By Carol Antman for Island Eye News
To have the freedom we had as children: to explore, to try new things, to dabble, to be alright with not being good at it, to immerse ourselves and relinquish all responsibilities for a while… sound good? Since 1925, John C. Campbell Folk School in Brasstown, NC has been answering the call of adults who want to have fun learning about music, art, nature, crafts, gardening, cooking, storytelling and writing.
Its history is fascinating. The school’s namesake, John C. Campbell was described by his colleagues at Piedmont College as “the guy from up North that you can get along with,” when he was president of the school. In 1903, he and his wife Olive Dame outfitted a covered wagon and set out to explore Appalachia. John interviewed farmers about their agricultural practices and Olive collected traditional ballads and studied the handicrafts. They aspired to improve the quality of education in the region but they were also studying the wonderful crafts, music and tools that mountain people used. Beyond cruel stereotypes, not much was known of this region at the time. The book of ballads Olive eventually published is still the seminal work on the subject.
Familiar with the Danish system of education that combined fun with learning in a non-competitive environment, John and Olive hoped to bring that model to Appalachia. After John died in 1919, Olive and her friend Marguerite Butler went to Europe to investigate and came back determined to begin a school.
They researched several locations including tiny Brasstown, NC, population 150. It’s only about 200 now. A local shopkeeper, Fred Scroggs, got enthusiastic and a few weeks later 200 people rallied in support. Townspeople donated land and work to begin what has become a huge campus where each year 860 week- and weekend-long classes are taught in superbly appointed facilities nestled in the valley.
My class was called “Fiber Fun”. Seven of us women learned sewing and embellishment techniques from fabric artist Martine House. Some of the others were accomplished seamstresses or quilters. I was not. Not to worry. Once the daily responsibilities of life were taken off our shoulders, our meals were abundantly prepared, enjoyable entertainment was provided and we were showered with encouragement and resources to do nothing but create, our imaginations lit up like wildfires.
We burned with creative energy all day, spending free time in the studios or walking the beautiful grounds gathering ideas.
The power of an art retreat is described by Mark Salzman, a novelist struggling to write his second book. After throwing away an attempt that had taken five years, he went on a retreat to refresh himself.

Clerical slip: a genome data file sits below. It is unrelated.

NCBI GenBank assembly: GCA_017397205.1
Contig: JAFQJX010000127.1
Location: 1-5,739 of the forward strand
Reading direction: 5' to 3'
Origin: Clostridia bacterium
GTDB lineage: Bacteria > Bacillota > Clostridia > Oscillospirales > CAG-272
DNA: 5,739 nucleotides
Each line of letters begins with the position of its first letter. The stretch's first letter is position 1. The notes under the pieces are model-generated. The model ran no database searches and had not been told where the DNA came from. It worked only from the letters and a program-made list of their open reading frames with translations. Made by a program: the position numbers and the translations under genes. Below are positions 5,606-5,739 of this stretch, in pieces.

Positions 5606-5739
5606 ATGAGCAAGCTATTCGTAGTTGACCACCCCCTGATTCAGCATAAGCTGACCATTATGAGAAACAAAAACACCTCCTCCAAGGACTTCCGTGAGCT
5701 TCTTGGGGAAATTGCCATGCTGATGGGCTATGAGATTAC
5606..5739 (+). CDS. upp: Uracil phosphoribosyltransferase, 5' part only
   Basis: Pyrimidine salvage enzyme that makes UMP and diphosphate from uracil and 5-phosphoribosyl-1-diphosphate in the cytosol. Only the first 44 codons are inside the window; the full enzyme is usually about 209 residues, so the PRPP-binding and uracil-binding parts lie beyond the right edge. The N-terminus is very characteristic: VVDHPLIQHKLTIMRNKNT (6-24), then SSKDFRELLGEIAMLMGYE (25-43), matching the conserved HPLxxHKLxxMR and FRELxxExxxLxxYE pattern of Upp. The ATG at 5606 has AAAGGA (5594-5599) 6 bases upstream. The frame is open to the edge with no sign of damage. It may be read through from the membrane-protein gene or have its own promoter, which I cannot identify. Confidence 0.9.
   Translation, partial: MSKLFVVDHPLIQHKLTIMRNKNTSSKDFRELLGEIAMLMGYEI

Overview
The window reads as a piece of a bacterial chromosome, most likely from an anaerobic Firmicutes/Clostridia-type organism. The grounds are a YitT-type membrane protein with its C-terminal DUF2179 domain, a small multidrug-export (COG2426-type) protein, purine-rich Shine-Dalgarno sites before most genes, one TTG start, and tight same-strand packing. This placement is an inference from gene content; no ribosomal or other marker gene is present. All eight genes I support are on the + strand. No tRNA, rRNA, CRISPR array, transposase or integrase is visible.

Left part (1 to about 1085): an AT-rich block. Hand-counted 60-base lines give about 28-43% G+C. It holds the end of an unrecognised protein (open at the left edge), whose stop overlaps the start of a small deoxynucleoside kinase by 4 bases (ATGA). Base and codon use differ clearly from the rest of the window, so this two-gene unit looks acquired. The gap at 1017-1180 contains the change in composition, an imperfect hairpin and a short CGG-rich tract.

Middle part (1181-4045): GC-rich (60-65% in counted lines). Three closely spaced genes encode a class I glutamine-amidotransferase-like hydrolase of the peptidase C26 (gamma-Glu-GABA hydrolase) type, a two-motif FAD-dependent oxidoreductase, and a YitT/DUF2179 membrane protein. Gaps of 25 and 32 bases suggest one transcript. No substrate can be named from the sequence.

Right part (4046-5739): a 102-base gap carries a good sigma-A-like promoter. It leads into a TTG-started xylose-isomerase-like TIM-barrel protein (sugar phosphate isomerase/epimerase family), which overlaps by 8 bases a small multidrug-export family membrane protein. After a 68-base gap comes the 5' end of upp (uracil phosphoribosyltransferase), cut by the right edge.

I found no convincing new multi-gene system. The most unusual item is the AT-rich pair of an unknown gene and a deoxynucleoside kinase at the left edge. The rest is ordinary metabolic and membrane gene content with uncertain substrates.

“I went without any particular intention of writing. I just wanted to exist…It was like waking from a bad dream. All of the sudden everything was like a gift: the fall colors, the sounds…but mainly the removal of all the reminders of art as a profession, as a way of making money or gaining a reputation…I was in a community of people who seemed dedicated to art almost like a sacred pursuit.”
While passing around a beautiful tureen of soup in the dining hall, my lunch mate explained, “Only 25 percent of the experience is about the art, the other 75 percent is the retreat.”
I’d been warned “don’t eat with the blacksmiths, they have hardy appetites” so I joined a table in the communal dining room and sat next to Steve who was assisting in the woodturning class. He’d remembered the fun he and his brother had had with their father’s tools as children and had rediscovered this passion as an adult.
“It’s enriched my life beyond anything I could have thought,” he said.
A woman at our table had been here several times. “First I took weaving so I went home and bought a loom but found that I didn’t like warping it. I made quilts but I liked the design more than finishing them. I made jam and I might continue to do that but this week I’m doing dyed fabric which I’ll never do at home.”
Here you are free to dabble or become a serious amateur, no pressure. Many of the students are retirees. They’d asked themselves “What will I do when I retire?” They’d answered, “play.” John C. Campbell Folk School was named one of the “100 Best Vacations to Enrich Your Life” by National Geographic.
The garden flourishes; everyone sings together each morning and applauds each other’s creations at the art show at the end of the week. Grateful students have built a beautiful outdoor oven, carved wooden totems along the hiking trail, forged iron gates and fences and call their experiences transformative. Playing can be that way.
Roadtrips Charleston! is a feature of Lucky Dog Publishing. Each month the column presents adventurous, interesting destinations within a few hours drive of Charleston. Carol Antman’s passion for outdoor and artistic experiences has led her to exotic and nearby destinations far and wide. For suggestions, comments and to view more images please see www.peaksandpotholes.blogspot.com.